I wrote very little about Borneo during my visit. Still, the island left an everlasting impact on my mind.

In the past, this site had only one blog post about the island of Borneo. It was a border crossing guide about traveling from Malaysia to Indonesia.

I wrote nothing about my stay itself, but don’t let that fool you. Borneo was one of the most important stops of my 2-year trip around the world.

I spent a month in Borneo. The first week took place in Brunei Darussalam. Then I went to Malaysian Borneo for three weeks. And in the end, I crossed the border to the Indonesian part of the island.

Sad Impressions of Borneo

Borneo is the third-largest island in the world, and one of the most biodiverse places on Earth. Yet while I was in Borneo, I was shocked by the amount of destructed nature that I saw.

As I traveled through the island on buses, I got used to seeing endless palm oil plantations in all directions. During our tour of the Kinabatangan river, we turned around at an area where water hyacinths – an introduced species brought to gardens – had made the river impossible to pass.

Water hyacinths blocking the way.

Wherever I went, I saw the negative impact of human activity The forests were suffering, and so were the animals.

I went to see orangutans at the Sepilok Orangutan Rehabilitation Centre, a wonderful place that helps orphan orangutans return to the wild. I was very impressed by the great apes. In their own skilled way, the orangutans were more adapted to their environment than any humans.

Orangutans are good at what they do, but they cannot keep up with the times. As rainforests make way to palm oil plantations, the Bornean orangutan has become critically endangered.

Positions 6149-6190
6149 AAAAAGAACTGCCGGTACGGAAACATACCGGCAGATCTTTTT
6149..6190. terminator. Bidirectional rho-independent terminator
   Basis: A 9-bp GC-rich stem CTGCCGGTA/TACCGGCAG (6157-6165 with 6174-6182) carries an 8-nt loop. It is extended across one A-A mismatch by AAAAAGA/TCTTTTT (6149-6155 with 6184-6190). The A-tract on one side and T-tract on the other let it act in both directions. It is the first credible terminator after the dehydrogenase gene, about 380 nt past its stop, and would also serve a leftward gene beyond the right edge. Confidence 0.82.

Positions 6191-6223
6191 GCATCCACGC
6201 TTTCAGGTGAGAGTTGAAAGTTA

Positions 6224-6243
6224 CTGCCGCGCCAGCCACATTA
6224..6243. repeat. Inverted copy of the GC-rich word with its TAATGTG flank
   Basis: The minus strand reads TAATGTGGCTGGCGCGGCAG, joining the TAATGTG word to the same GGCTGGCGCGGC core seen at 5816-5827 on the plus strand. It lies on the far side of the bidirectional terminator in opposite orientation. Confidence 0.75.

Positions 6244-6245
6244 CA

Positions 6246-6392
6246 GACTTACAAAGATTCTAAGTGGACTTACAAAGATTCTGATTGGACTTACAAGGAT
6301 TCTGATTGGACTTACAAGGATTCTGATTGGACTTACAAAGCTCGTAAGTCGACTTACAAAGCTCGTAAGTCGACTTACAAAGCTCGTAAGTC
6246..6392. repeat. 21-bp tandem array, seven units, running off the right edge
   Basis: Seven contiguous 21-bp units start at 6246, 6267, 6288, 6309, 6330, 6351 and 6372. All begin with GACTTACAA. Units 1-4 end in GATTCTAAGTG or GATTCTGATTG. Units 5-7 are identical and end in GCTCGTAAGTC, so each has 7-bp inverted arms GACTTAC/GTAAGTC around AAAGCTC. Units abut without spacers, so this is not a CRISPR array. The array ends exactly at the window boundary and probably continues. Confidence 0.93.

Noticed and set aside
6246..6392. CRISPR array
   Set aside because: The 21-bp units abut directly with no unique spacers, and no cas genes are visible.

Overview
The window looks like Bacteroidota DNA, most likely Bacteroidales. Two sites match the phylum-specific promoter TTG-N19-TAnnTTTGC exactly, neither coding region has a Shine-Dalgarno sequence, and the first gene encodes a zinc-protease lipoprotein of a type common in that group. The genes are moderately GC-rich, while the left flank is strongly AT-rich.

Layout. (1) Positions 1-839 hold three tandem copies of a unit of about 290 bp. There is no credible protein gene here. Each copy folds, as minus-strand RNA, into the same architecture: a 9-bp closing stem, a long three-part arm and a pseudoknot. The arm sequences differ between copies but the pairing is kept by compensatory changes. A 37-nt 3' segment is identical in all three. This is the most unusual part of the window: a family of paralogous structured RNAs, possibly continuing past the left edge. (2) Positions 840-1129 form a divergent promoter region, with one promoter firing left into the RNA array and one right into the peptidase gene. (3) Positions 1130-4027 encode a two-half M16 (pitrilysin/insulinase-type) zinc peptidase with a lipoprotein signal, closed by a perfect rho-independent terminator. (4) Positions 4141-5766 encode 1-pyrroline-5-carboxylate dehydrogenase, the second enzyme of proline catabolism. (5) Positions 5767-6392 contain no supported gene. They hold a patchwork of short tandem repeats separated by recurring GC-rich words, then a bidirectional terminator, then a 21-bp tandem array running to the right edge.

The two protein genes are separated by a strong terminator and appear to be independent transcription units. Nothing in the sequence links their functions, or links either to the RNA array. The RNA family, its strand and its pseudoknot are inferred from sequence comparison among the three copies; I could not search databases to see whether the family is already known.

Doing More for Sustainability

When I started my trip around the world, I already did a few things to make my travels more sustainable. I avoided flying most of the time, and whenever I did fly, I compensated my CO2 emissions with Atmosfair.

(Since then, I’ve learnt that carbon offsetting is not very effective. To help with the environment, I choose donate to high-impact climate initiatives instead.)

After the journey, I decided to do more for the environment. I changed the focus of this website from long-term travel to sustainable travel. I started to write more flightless travel guides. Environmental issues are important for me, and I want to do my part to help reduce the damage.

Borneo had a big impact on my thinking. I was already worried about the environment in the past, but Borneo reminded me of the situation’s urgency.

While in Borneo, my hopes collided with reality. I had imagined Borneo as one of the few remaining places on Earth where nature could still thrive. Unfortunately that wasn’t the case. Even the most remote rainforests are harmed by human actions.

Treetops of Ulu Temburong National Park in Brunei

Trips Down the Memory Lane

This is the 30th travel memory I’ve written and published in Arimo Travels. It is also the last one of the series.

I decided to post these reflections to fill gaps on this website. At the time of writing, I had been to 68 countries, but I had only written about 41 of them. These stories cover most of the remaining countries.

As a personal project, it has felt meaningful to return to my past experiences. I’ve rarely looked back on my early trips, so these stories have helped me form a more complete picture in my mind.

Even when I don’t travel, traveling is a big part of my history and identity. I am a traveler, no matter where I am.